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O'Connor, 12 Others Victimized In Ponzi Scheme

Former chairman of the Dover, NH School Committee has been arrested.

Tewksbury Superintendent of Schools Dr. John O'Connor is one of 13 people allegedly bilked out of hundreds of thousands of dollars by the former chairman of the Dover, NH School Committee in a Ponzi scheme.

According to a press release issued by the New Hampshire Department of Justice, Nicholas C. Skaltsis, of Dover, New Hampshire was arrested and on 19 felony counts of theft for allegedly operating a fraudulent investment scheme.

Skaltsis allegedly solicited a number of people, mostly friends, in the Dover area to invest in the purchase of distressed residential properties. Skaltsis allegedly told the investors he was using their funds to restore and then "flip" the properties.

According to the NH Dept. of Justice, Skaltsis promised a 14 percent return on the investment. But rather than use the money to purchase and restore properties, Skaltsis allegedly spent the money on personal expenses.

He is accused of stealing a total of $287,000.

According to an article appearing in Foster's Daily Democrat, one of the victim's in the case is O'Connor, who served as Superintendent of Schools in Dover from 2004-2010 and still owns a home in Dover.

O'Connor invested $15,000 with Skaltsis, according to Fosters.

In an interview with WMUR-TV, O'Connor said Skaltsis was someone he once "considered a friend."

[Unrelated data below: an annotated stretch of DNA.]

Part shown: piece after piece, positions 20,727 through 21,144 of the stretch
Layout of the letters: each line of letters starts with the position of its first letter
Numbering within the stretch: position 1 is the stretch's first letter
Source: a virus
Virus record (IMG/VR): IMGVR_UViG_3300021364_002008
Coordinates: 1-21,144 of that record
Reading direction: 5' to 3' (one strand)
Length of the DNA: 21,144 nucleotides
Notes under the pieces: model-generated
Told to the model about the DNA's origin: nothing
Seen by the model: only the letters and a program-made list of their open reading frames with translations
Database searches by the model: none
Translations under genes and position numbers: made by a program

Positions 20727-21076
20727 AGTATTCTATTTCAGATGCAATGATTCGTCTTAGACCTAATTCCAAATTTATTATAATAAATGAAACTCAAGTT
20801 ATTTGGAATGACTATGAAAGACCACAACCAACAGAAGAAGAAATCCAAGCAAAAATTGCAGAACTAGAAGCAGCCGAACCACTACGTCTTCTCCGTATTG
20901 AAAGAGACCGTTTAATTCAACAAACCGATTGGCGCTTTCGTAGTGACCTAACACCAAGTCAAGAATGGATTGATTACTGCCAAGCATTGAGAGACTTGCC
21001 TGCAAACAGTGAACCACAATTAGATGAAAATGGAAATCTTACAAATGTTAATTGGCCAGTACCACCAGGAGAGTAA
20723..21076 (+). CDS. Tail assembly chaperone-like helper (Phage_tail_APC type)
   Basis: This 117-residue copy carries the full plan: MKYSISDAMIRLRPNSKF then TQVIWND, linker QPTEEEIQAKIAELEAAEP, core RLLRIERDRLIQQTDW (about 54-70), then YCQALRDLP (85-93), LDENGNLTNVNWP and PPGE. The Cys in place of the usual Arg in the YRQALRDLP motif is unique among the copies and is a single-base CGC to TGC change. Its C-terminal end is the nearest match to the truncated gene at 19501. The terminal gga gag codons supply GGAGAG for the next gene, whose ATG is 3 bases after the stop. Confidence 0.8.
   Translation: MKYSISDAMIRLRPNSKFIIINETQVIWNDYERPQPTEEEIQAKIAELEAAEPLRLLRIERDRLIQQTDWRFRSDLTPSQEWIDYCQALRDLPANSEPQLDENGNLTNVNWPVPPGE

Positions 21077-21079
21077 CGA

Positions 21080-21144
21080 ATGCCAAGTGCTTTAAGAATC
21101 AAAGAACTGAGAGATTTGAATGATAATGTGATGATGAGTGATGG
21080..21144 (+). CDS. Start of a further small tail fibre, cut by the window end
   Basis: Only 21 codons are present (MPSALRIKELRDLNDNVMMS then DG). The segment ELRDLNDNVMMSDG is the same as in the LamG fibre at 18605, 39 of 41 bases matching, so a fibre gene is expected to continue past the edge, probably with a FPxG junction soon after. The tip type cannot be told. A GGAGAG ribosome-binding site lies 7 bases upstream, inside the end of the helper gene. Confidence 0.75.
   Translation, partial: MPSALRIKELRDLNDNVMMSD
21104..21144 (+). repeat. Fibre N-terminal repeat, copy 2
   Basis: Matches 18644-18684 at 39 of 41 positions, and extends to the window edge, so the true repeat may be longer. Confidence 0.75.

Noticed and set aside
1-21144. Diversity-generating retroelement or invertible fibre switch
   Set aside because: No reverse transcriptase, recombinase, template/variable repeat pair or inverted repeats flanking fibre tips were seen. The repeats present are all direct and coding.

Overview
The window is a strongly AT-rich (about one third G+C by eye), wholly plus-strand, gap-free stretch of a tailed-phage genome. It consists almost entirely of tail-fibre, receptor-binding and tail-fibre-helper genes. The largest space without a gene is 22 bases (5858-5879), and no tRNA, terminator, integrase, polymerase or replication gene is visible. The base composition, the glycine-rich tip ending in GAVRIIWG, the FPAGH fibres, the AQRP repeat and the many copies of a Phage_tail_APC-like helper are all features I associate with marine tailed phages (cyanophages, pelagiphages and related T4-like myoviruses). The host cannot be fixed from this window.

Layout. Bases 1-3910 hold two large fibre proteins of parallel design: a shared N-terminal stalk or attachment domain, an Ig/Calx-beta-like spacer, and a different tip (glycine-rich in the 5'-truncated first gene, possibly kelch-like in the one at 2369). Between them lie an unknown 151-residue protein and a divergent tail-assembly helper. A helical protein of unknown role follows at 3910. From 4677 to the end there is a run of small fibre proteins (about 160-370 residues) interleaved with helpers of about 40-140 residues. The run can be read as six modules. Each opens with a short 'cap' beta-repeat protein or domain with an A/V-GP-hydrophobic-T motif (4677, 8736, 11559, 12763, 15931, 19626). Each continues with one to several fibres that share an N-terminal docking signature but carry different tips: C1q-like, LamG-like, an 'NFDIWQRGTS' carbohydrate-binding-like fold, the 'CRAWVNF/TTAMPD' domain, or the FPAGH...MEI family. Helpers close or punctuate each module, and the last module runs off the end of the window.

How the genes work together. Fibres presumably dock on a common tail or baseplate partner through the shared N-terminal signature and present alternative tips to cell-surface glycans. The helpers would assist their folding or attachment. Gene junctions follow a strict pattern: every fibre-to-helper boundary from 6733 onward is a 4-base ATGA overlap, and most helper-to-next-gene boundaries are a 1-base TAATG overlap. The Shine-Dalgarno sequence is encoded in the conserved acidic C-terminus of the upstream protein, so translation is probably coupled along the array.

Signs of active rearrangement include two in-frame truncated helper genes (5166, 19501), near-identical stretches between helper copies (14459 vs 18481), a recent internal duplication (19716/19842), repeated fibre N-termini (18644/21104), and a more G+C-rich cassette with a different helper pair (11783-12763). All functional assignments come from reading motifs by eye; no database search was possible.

O'Connor did not immediately respond to a request for a comment on the case.

Skaltsis has been hospitalized in Concord, NH since October, when he attempted suicide by running a generator inside his car, according to Foster's. A probably cause hearing is scheduled for Feb. 1.

Mike January 31, 2013 at 01:59 PM
Wow what a scumbag can never trust anyone anymore
Dan January 31, 2013 at 02:08 PM
14 percent return, and he believed it??
Mary January 31, 2013 at 02:11 PM
It just comes to show you, no one is invincible. This can happen to the best of us. Please be careful who you invest with. So sorry to hear about what happened to you Mr. O'Connor. I hope you get some restitution.
Patrick Rahilly January 31, 2013 at 03:08 PM
Its real easy to get sucked in because that 14% return is promised over a period of time like 3 to 7 years so even though the total return is 14% you really only make a portion of your investment + the interest. For example, If he invested $15,000 the deal may be over 5 years with a 14% return. So he would be expecting a check once a year for $3,000 + interest of only $420. When it's broken down its real easy to think these scams are legit.

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